FIG. 2 represents an association of fields related to pieces of information as such information may be transmitted. FIG. 2 includes a tag field 121, a data field 123 and a context field 125. The data field 123 represents the piece of information associated with the tag and context fields. The tag field 121 includes source and destination addresses and other communication defining variables regarding the data field 123. The context field 125 contains information from which the context or relevance to the user may be determined. FIG. 2 represents the tag, data and context fields as a series string which may be the way in which pieces of information are communicated over a network. In one embodiment the context field may be stored in a look-up table on either or both the source and destination of the information. In other embodiments the context field 125 or portions thereof may be derived from other message attributes as is discussed below.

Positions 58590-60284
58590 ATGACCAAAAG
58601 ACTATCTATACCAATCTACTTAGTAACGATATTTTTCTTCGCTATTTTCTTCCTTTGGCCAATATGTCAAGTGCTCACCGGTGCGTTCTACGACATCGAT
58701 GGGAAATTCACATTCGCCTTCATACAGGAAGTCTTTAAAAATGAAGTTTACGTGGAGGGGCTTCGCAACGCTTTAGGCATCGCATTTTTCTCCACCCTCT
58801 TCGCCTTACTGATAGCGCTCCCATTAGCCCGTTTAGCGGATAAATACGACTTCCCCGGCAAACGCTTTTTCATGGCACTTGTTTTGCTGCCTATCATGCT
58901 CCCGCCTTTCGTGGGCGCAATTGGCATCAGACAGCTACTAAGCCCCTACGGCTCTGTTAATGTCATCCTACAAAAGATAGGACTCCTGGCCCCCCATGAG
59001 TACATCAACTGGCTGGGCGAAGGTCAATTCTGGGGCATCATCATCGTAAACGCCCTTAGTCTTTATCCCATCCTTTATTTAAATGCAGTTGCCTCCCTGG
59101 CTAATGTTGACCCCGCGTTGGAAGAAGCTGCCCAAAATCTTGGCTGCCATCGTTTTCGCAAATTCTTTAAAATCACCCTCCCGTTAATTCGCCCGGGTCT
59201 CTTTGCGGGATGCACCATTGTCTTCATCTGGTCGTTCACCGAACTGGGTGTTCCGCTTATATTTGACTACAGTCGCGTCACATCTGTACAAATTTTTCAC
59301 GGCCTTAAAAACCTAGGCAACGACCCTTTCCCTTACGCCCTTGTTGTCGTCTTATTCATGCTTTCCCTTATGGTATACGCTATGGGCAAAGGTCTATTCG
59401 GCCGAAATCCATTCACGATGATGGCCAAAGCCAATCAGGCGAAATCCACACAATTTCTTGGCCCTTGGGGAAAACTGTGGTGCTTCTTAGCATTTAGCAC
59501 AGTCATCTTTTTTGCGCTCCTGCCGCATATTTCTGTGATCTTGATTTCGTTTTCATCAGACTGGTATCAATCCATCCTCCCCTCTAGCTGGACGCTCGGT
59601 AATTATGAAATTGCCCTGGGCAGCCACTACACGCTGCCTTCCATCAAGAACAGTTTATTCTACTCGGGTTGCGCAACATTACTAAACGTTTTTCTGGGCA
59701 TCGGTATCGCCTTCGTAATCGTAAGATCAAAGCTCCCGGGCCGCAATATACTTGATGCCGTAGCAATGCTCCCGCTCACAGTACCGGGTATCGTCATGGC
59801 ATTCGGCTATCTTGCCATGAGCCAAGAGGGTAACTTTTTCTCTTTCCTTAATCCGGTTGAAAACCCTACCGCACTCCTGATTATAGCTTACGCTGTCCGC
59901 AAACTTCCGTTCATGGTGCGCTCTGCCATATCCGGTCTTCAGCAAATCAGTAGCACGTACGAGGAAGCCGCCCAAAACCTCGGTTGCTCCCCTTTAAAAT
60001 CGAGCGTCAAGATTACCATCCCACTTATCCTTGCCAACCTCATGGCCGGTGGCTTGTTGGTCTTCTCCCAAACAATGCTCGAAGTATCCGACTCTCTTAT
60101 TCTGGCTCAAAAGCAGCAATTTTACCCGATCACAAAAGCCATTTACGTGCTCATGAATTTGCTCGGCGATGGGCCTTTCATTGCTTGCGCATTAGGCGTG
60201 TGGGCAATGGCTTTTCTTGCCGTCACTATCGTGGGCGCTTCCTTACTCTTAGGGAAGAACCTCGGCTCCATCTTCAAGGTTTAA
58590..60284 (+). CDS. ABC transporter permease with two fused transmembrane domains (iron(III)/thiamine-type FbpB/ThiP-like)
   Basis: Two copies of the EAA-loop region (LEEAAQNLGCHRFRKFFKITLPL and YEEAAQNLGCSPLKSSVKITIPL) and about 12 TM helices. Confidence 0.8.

In the present embodiment the context of a piece of information comprises a plurality of monotonic up functions related to possible relevance of the associated piece of information. For a given communication of a piece of information, the context will have a value which can be compared to the context value of a conflicting piece of information to identify which to keep or process. In the examples which follow, the piece of information with the largest context will be chosen. It should be mentioned that context has meaning in a relative sense. That is, a context value becomes significant when compared to another context value or to a predetermined reference context value.
Context may consist of one or more of a plurality of different values, examples of which are discussed below. The following formula represents a definition of context in terms of five values: